“I think you have to run a very tough race,” he said. “You’ve got to be on it; you’ve got to run hard. If you’re not on the limit, you’re typically getting left behind.”

Power agreed that drivers not in title contention are “aware” of those who are, “and there’s a bit of respect there.”

“But yeah,” he said, “you can’t race conservatively, you just can’t. At this point, as tight as this championship is, you’ve got to race how you race. You’ve got to race to get positions. You’ve got to race to try and win. That’s the game now.”

Those Who Know Victory Lane

The interesting dynamic of these final two events is that, relatively speaking, the teams don’t have volumes of data from which to draw.

Yes, there have been three races at Portland International Raceway in this iteration of the series, but only twice has the series been to WeatherTech Raceway Laguna Seca since 2019.

Takuma Sato (2018), Will Power (2019) and Alex Palou (2021) are the active drivers who have won an NTT INDYCAR SERIES race in Portland; Colton Herta is the only active driver to have won a series race at Laguna Seca (2019 and 2021).

Indy Lights presented by Cooper Tires victories aren’t applicable, but they’re worth noting given that some drivers tend to take to tracks better than others. Pato O’Ward swept the Portland doubleheader in 2018 and Rinus VeeKay (2019), David Malukas (2021) and Kyle Kirkwood (2021) have won there. At Laguna Seca, VeeKay and Kirkwood won a pair of Indy Lights races in 2019 and 2021, respectively.

More Than One Title at Stake

All eyes will be on the Run to the Championship featuring seven drivers. But there is plenty of interest in the NTT INDYCAR SERIES’ Rookie of the Year Award and the Indy Lights title pursuit. The former is particularly tight.

A few weeks ago, Christian Lundgaard (No. 30 Mi-Jack Honda of Rahal Letterman Lanigan Racing) appeared to have the rookie award securely in hand. But that was before David Malukas (No. 18 HMD Honda of Dale Coyne Racing with HMD) delivered a stirring run in the Bommarito Automotive Group 500 presented by Axalta and Valvoline, finishing second at World Wide Technology Raceway.

Lundgaard leads Malukas by just 11 points, a separation which could easily be erased at this weekend’s race. Neither driver has competed in an NTT INDYCAR SERIES race at either of the remaining venues, although Malukas has the Indy Lights race win at Portland in 2021.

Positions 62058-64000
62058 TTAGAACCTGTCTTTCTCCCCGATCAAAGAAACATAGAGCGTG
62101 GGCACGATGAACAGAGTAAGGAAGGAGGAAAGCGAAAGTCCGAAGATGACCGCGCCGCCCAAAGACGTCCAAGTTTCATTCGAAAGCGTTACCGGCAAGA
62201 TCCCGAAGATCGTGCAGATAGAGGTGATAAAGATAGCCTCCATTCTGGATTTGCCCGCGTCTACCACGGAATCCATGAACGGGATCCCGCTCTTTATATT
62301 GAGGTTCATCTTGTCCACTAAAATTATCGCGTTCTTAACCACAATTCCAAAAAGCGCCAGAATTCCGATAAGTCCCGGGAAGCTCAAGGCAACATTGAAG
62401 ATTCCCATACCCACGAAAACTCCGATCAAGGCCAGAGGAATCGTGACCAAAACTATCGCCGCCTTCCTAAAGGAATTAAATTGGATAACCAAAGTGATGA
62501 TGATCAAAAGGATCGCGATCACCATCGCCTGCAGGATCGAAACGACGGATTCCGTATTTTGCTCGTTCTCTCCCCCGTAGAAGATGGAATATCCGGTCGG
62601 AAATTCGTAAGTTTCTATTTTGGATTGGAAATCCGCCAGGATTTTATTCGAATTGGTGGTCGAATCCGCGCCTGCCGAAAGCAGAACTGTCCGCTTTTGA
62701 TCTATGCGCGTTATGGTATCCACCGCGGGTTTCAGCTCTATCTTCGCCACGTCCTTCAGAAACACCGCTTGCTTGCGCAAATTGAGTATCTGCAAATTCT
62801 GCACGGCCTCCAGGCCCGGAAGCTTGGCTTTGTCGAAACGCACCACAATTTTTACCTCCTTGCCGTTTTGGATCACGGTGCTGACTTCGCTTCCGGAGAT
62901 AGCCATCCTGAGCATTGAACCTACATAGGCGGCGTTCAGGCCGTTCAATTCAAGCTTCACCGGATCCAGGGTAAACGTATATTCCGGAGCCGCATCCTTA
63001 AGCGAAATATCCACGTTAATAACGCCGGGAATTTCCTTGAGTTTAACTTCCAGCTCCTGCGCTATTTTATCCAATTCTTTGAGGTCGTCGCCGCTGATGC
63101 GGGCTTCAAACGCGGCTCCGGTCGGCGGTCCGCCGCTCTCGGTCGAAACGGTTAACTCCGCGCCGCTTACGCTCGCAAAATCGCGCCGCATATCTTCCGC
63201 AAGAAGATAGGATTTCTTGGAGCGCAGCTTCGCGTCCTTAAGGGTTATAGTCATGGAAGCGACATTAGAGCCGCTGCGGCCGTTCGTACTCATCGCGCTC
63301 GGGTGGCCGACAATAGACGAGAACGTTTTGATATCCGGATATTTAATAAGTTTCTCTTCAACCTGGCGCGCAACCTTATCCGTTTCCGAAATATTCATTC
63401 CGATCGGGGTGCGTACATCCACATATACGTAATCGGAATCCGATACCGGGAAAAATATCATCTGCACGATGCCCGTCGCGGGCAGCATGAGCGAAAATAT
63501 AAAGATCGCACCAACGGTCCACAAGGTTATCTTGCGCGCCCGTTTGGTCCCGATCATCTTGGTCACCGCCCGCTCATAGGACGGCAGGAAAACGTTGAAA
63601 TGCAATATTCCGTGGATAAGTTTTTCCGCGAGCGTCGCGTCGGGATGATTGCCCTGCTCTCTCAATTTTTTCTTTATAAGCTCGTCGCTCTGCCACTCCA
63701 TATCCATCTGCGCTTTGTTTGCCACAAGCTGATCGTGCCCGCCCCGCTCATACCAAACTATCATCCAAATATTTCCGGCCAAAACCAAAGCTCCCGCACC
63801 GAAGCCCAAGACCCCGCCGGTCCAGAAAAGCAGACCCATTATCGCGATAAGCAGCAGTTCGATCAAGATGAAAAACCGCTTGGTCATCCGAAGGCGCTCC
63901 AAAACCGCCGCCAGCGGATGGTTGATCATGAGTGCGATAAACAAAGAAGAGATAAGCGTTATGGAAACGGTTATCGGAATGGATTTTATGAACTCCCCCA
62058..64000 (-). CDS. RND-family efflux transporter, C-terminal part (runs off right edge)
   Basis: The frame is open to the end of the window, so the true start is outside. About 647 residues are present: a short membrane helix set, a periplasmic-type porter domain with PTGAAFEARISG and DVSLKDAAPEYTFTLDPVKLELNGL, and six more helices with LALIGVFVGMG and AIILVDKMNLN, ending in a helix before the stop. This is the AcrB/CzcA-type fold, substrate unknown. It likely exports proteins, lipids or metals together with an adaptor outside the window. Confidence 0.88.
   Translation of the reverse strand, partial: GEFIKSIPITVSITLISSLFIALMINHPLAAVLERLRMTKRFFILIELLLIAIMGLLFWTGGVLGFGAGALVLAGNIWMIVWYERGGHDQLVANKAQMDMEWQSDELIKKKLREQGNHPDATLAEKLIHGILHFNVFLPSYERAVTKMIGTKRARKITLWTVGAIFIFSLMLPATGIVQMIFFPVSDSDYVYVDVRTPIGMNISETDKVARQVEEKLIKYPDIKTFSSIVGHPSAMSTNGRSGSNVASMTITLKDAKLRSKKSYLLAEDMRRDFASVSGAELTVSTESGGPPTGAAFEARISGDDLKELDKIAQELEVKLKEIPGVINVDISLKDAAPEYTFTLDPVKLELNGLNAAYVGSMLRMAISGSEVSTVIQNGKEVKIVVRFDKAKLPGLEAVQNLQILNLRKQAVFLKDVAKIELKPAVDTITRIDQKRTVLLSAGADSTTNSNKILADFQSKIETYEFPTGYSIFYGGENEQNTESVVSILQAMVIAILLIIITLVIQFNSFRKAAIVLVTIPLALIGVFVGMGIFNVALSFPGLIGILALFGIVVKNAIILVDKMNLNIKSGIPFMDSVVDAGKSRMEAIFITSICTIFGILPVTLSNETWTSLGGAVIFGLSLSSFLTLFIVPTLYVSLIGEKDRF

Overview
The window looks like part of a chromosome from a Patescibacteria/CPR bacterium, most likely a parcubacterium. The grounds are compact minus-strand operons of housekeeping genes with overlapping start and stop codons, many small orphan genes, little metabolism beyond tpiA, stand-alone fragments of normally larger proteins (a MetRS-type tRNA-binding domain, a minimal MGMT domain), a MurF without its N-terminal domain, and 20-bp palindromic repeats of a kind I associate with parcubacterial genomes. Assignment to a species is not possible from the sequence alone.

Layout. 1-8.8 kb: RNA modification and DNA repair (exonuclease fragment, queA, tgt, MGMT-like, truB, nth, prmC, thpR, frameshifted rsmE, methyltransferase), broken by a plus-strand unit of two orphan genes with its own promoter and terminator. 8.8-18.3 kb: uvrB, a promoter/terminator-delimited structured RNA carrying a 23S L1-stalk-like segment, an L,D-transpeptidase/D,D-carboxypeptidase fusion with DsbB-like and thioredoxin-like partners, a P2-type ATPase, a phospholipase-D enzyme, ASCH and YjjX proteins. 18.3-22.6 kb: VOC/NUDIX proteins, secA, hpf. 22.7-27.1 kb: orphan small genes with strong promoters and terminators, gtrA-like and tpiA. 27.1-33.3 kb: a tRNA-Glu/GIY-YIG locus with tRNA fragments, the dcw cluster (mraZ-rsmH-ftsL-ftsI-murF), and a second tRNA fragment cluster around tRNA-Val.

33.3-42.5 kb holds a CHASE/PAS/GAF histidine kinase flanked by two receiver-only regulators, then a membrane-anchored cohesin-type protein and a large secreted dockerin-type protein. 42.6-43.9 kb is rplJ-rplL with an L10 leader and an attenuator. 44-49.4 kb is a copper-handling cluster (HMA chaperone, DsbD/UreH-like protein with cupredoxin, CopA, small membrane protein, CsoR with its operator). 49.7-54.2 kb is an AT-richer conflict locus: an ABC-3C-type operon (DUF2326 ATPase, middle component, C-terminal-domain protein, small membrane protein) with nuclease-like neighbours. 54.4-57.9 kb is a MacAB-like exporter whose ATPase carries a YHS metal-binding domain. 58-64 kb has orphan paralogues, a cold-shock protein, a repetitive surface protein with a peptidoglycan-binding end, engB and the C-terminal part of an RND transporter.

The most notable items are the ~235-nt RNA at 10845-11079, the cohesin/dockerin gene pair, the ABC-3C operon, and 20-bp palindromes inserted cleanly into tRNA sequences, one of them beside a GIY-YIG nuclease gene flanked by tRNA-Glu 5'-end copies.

Lundgaard and Malukas are also the youngest two drivers in the series. Lundgaard turned 21 last month; Malukas celebrates that birthday on Sept. 27.

Linus Lundqvist, who at 23 is older than Lundgaard and Malukas, can secure his first Indy Lights championship this weekend by coming out of the Indy Lights Grand Prix of Portland with a 109-point lead. His advantage is 108 points. The series will stage a doubleheader next weekend at Laguna Seca, with 54 points attainable in each race.

Of course, Lundqvist, who drives the No. 26 HMD Motorsports with Dale Coyne Racing entry, will receive minimal points simply by participating in the event, so any driver hoping to overhaul him will realistically need to be within 72 points heading to the Monterey circuit.

Busy Stretch Ahead

Nearly all NTT INDYCAR SERIES teams have tested on the West Coast in the past week – some went to Portland International Raceway, the rest to WeatherTech Raceway Laguna Seca – and the competitors will spend much of the next 11 days at those venues.

This weekend’s schedule at Portland begins with the first of three practices, at 5:30 p.m. ET Friday. A second practice will be held at noon ET Saturday with qualifying for the NTT P1 Award at 3:05 p.m. ET and the final practice at 7:15 p.m. ET. All sessions can be viewed on Peacock Premium and heard on the INDYCAR Radio Network.

Sunday’s 110-lap Portland Grand Prix is set for Sunday at 3 p.m. ET on NBC, Peacock Premium and the INDYCAR Radio Network.

Following a four-day break, the Run to the Championship will hit full stride with the Firestone Grand Prix of Monterey’s first practice on Friday, Sept. 9. The 95-lap race will air live on NBC, Peacock Premium and the INDYCAR Radio Network at 3 p.m. ET Sunday, Sept. 11.